Co signer on a mortage loan
I would like to qualify for a mortgage loan. I am restricted on the amount I can qualify for, because my part time income falls under self employment. Unless I put 20% down. If I have a co-signer for the loan. Does the co signer have to be a family member? What are their obligations? How can it affect their credit? And could I re-finance in a few years to re live the co signer?
2 Answers from Attorneys
Re: Co signer on a mortage loan
As a matter of practical advice, I would be very careful borrowing money beyond what you can finance without a co-signer. In my experience, loan officers are happy to loan you more than you can afford, as long as they stay within the maximum limits imposed on them. Loan officers are usually commission employees. They get their commission even if the loan they give you is too much for you and you later default on the loan. If the loan officer says he can't loan you the money, ask yourself very seriously whether you are sure that you can afford it. Is your self-employment income really sufficiently secure to take on the size of mortgage you are looking for? Bankruptcy is a very painful process.
Having said that, co-signers typically do not have to be relatives, they can be anyone with the financial resources to satisfy the bank. Co-signer's are commonly relatives because few others are willing to obligate themselves to another's debt.
A co-signer should consider themselves a co-borrower. There may, or may not, be a requirement that the bank attempt to collect from you first in the event of default. However, if you default, the co-borrower is likely to find themselves (and their assets) on the hook for the amount of loan not satisfied through foreclosure proceedings.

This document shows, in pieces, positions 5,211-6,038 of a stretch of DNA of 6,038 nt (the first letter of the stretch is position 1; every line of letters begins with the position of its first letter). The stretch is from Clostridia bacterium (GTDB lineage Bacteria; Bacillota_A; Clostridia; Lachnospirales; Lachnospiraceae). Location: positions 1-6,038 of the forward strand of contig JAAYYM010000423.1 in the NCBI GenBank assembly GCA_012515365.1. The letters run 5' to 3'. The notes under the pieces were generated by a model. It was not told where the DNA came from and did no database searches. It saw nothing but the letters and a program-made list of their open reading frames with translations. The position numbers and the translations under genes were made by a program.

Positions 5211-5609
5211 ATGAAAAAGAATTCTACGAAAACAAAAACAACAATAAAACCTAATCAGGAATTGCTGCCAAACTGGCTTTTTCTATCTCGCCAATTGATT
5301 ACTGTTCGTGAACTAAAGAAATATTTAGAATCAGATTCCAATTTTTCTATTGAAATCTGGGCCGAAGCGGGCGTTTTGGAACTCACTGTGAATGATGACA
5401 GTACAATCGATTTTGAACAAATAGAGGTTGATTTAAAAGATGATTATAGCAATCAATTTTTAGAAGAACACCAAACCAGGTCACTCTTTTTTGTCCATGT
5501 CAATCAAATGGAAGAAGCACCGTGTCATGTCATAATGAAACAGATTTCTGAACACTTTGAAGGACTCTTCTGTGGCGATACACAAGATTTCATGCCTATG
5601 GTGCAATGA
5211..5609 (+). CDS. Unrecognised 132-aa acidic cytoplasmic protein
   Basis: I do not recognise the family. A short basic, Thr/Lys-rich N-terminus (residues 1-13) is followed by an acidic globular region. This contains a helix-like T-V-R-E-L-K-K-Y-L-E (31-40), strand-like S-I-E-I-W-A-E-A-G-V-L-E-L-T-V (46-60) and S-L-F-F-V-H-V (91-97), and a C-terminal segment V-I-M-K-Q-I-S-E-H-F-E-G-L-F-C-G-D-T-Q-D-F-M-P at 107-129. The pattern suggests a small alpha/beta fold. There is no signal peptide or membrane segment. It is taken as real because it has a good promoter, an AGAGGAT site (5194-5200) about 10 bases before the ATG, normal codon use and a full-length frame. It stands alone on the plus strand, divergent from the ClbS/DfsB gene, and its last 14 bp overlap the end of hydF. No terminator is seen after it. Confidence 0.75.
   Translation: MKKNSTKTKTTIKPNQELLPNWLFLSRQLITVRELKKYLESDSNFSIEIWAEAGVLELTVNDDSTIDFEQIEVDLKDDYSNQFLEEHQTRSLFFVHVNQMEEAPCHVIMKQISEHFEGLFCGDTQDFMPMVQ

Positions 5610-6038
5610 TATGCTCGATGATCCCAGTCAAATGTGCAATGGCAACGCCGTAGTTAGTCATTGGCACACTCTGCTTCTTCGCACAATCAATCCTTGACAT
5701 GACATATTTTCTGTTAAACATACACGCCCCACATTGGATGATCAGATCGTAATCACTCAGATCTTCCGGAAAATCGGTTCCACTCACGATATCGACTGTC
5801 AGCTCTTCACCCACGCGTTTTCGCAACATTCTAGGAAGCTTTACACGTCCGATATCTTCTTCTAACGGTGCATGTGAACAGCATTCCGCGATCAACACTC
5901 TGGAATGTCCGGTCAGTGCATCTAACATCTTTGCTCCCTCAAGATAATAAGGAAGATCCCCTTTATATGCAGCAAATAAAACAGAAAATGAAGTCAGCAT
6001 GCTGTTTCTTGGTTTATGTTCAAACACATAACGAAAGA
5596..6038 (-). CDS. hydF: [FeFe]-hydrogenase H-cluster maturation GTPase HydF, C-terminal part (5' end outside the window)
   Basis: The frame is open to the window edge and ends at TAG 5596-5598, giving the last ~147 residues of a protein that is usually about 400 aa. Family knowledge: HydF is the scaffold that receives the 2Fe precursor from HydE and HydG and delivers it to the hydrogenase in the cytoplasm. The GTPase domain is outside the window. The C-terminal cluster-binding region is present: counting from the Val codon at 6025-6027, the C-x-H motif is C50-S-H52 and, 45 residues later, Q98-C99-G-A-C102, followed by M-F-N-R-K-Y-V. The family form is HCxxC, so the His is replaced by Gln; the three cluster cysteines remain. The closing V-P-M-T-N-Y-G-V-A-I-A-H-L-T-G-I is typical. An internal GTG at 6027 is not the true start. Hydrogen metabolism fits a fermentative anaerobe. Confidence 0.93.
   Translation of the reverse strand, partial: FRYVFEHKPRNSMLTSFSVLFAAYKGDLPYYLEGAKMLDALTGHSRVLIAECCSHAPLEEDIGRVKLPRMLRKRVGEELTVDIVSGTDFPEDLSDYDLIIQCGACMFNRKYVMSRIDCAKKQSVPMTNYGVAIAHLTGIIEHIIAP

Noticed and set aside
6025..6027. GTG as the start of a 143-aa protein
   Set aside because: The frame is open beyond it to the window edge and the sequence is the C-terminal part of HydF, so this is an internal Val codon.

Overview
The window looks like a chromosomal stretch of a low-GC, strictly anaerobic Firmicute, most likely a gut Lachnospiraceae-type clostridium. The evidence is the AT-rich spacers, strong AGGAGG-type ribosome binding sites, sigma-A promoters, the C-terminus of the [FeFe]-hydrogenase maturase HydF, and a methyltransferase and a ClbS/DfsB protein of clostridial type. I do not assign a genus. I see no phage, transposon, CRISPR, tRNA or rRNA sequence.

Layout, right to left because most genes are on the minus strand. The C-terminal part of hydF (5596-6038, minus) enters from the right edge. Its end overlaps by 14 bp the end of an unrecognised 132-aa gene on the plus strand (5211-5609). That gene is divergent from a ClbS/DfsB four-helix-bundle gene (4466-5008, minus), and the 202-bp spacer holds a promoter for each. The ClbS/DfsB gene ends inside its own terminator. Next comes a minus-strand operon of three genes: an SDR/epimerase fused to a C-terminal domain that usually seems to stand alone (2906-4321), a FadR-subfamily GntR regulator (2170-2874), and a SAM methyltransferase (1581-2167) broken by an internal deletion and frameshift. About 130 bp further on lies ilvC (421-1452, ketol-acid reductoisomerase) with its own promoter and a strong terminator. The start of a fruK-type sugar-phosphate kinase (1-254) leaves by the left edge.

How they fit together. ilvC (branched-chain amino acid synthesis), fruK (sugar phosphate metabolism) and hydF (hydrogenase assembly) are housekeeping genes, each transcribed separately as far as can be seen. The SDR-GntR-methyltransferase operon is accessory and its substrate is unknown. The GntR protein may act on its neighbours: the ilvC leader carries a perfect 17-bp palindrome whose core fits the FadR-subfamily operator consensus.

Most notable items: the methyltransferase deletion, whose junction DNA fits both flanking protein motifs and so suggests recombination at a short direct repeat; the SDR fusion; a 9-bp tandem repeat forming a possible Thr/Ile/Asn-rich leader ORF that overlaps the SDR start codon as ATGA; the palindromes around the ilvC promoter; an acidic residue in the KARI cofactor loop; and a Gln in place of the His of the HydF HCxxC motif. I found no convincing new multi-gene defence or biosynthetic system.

How can it affect their credit? Although this may oversimplify the issue, a co-signer should look at this question believing that, if you default, they default. This can have a severe adverse credit impact. Further, the loan may show up on their credit report as a loan obligation that may affect their ability to borrow.
You can always refinance by taking out a new loan and paying off the old loan. If you do so, you will have to go through the loan application / qualification process all over again. You will also have all of the loan fees (appraisals, origination fees, etc) to pay again. A lender is unlikely to release a co-signer without a new loan being issued.
Although I understand the temptation to try to get financing in any manner possible, I would again urge you to be cautious in extending your credit beyond what you can qualify for alone. There are reasons for the limitations on lending that hold the commission earning loan officers in check. Typically, I advise people not to extend themselves even to the limits permitted by the loan officers because one never knows what turn of events may lie ahead that will increase your expenses or reduce your income. I hope this has been helpful. Let me know if I can help further.
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Dear LawGuru User:
Cosigners are fully liable on the debt with you. A cosigner need not be a family member.
If you default, the cosigner must pay or suffer a bad mark against his credit. Depending upon the terms of the documents you sign, on default, all remedies against you can be taken against the cosigner, including a suit for damages and foreclosure.
Often, the loan you take with a cosigner can appear as a liability on both your and the cosigner's credit report, and in some cases this can restrict the cosigner's ability to borrow money.
If your credit status changes and you are able to refinance the loan (in other words, obtain a different loan in your name alone to pay off the one which has a cosigner), the cosigner can be relieved of his or her obligation.
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